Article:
|Matchless Test Plate||Camera Mount||Ford Clevor Head Plates|
|Bearing Narrowing Chamfer Plate||Vin Code Re-stamping|
Matchless Engine Cylinder Head Test Plate.
A fellow at a local university was restoring an English 3 wheel car and wanted me to make a test plate for a pair of vintage heads and cylinders. That was interesting and went OK. He was really happy with the parts shown here, saying he'd share them with his club associates. I also made a proto type tappet guide and something for an odd swash plate style oil pump. It was a case where his sample parts were shot beyond being able to copy them well, and as I didn't know what in the world they really were, it was hard to guess exact finished dimensions. However, he liked the rough finish and crude fabrication of my proto types saying they looked original. He promised to bring in more of his parts and show me a finished vehicle but I never saw him again. It was a Pre-war vehicle I'm sure, but exactly which war, or what manufacture I may never know.
Camera Mount I'd done some pro bono work for a woman who was trying to live in a 30 year old trailer pulled behind a pickup truck after the tech bubble burst in Silicon Valley. She felt I was just the right guy to help a friend of hers and promised to bring him over. She said he needed a mount made that he couldn't figure out so he could photograph Vulcanoid Asteroids during total eclipses and then told me a fantastic story of his years of searching and thousands of dollars spent and countless hours of effort for just a hint of their existence. I thought to myself "sure thing; I'm not holding my breath on this one. Sounds like sponsoring an amateur race car to win". But awhile later they came over and sure enough it was exactly as she said. Every word about Vulcanoid Asteroids was true. Landon is a real nice guy, totally dedicated and mentally fit. He brought a star chart over and dove in telling me about angles, declination, parallax, and using planetary bodys to block solar radiation so redundant digital images would reduce random data corruption. What he was trying to do wasn't that hard to figure out. He did trigonometry and astronomical calculations in his head while I rough sketched an outline on a billet that could be milled to create surfaces corresponding to the celestial angles he needed to fix a twin camera array on. The design goal was to engineer alignment into the fixture so he didn't have to calibrate anything on site except an offset from Polaris and then start exposure timers .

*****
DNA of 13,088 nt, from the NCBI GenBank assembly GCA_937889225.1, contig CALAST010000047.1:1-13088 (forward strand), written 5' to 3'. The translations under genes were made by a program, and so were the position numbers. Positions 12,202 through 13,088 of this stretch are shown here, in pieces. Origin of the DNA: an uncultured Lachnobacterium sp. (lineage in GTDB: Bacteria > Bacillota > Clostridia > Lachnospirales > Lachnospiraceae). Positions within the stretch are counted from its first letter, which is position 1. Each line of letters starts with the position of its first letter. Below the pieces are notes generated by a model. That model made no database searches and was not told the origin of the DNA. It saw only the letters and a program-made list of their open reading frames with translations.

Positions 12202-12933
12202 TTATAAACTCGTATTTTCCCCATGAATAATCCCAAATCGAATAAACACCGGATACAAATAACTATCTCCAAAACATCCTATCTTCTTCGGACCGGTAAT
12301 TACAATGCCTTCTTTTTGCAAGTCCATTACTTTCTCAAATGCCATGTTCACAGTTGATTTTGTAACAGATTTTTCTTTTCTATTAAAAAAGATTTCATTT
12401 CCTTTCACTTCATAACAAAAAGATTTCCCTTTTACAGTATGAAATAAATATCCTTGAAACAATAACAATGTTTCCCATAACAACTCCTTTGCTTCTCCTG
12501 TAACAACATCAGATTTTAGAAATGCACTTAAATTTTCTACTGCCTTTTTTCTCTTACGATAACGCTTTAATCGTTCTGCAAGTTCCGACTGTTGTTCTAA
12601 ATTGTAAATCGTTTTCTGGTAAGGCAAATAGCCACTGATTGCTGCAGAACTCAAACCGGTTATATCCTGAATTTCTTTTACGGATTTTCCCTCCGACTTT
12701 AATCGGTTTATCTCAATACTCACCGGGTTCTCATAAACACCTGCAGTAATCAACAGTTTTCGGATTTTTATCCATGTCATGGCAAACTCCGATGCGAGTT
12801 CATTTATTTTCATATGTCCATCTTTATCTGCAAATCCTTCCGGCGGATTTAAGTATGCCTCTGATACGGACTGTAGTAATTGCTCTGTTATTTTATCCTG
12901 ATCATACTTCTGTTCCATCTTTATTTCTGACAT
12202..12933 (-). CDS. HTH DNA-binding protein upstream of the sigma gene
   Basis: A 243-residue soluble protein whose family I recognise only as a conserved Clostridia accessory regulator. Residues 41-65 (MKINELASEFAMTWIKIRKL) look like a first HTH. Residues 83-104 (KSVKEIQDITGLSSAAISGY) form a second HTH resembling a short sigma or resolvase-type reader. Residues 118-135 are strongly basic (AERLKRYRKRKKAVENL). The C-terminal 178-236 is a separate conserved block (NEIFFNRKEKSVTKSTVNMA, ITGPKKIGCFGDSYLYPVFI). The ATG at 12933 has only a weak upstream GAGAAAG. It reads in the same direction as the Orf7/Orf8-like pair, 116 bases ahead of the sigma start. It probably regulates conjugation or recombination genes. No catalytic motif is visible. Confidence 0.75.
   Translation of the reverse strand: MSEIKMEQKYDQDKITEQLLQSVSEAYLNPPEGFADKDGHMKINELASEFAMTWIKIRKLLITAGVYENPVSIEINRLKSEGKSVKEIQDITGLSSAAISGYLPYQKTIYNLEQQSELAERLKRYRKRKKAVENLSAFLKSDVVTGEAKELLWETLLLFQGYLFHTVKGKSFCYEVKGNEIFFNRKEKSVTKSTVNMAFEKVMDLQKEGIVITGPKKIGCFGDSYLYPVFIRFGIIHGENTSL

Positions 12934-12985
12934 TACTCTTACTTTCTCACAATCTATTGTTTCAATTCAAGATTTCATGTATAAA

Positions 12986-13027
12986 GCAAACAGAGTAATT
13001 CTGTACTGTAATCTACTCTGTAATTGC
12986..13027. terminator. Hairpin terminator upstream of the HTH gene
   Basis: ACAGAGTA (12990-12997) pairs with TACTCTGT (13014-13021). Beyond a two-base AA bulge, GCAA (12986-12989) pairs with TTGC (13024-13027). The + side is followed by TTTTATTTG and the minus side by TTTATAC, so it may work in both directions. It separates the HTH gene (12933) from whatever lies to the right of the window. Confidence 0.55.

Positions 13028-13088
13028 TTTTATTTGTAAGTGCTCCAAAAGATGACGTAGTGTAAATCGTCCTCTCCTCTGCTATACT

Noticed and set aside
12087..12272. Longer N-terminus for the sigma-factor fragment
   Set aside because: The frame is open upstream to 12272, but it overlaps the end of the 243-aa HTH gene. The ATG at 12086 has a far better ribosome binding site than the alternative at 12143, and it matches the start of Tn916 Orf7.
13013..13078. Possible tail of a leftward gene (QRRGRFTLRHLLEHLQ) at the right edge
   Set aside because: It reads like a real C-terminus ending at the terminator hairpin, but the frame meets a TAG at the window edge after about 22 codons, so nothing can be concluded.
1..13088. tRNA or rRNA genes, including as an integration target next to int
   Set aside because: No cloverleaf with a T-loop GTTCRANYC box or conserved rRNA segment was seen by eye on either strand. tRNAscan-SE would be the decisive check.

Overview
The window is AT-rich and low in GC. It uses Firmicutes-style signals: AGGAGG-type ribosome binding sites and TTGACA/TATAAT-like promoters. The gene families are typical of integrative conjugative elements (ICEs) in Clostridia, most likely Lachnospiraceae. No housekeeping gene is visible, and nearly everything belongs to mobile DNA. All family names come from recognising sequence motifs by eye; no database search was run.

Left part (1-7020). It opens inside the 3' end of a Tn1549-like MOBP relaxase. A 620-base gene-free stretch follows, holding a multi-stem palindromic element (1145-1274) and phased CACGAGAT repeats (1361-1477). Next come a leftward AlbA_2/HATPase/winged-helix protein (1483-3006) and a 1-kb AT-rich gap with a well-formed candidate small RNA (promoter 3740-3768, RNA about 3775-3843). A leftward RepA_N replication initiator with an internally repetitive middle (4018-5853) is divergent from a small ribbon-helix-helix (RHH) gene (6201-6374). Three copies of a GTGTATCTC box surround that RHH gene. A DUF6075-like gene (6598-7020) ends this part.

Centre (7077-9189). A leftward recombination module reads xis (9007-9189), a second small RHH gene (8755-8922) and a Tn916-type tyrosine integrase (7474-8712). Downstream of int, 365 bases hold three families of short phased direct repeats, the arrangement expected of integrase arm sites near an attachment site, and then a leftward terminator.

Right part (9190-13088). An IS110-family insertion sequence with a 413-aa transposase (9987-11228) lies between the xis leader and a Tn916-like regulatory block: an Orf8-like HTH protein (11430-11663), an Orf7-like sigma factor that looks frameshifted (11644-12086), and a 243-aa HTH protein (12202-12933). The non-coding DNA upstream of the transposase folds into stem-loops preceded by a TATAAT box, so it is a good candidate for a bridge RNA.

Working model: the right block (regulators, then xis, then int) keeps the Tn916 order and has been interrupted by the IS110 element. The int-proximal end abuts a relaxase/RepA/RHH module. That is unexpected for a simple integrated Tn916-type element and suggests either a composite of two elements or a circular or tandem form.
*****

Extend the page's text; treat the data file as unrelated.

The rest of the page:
Then his telescope gear drive would precess and compensate for the earth's motion during the eclipse. I finished the mount in time for him to do several trial exposures in Death Valley, then he was off to Jalu Oasis, Libya, for the real event. I heard it went well. He came back alive, with data indicating several possible asteroids in that region of space. His results were published internationally and interest was sufficient to gain funding for another attempt.
Landon called the shop in 2007 and wanted an array to hold three cameras for an event in Beijing China in 2008. We started to work out an equipment criteria much different than the Libya event which would allow location of a point in space during the day, with clear sky or cloudy, that would allow synchronization of the tracking drive at night. The new mount would have to align all camera fields of view on the right and lower edges for easier comparison of data points. It would have to be redundant, robust, and capable of being set up by untrained assistants. I knew a combination of modified sextant and forest service fire sighting table could fix most of the location parameters so I built one within his shipping size and weight limits. Then I designed a camera mount so it could be pre-aligned on distant objects, swung to the celestial fix, and engaged to the gear drive for observation. Some of the parts are commercially available items reworked for our application, some are handmade on my mill and lathe. So far it all works and Landon is headed to somewhere on HWY 5 in Oregon to calibrate the azimuth lock when his GPS says he's at the same latitude as the event site.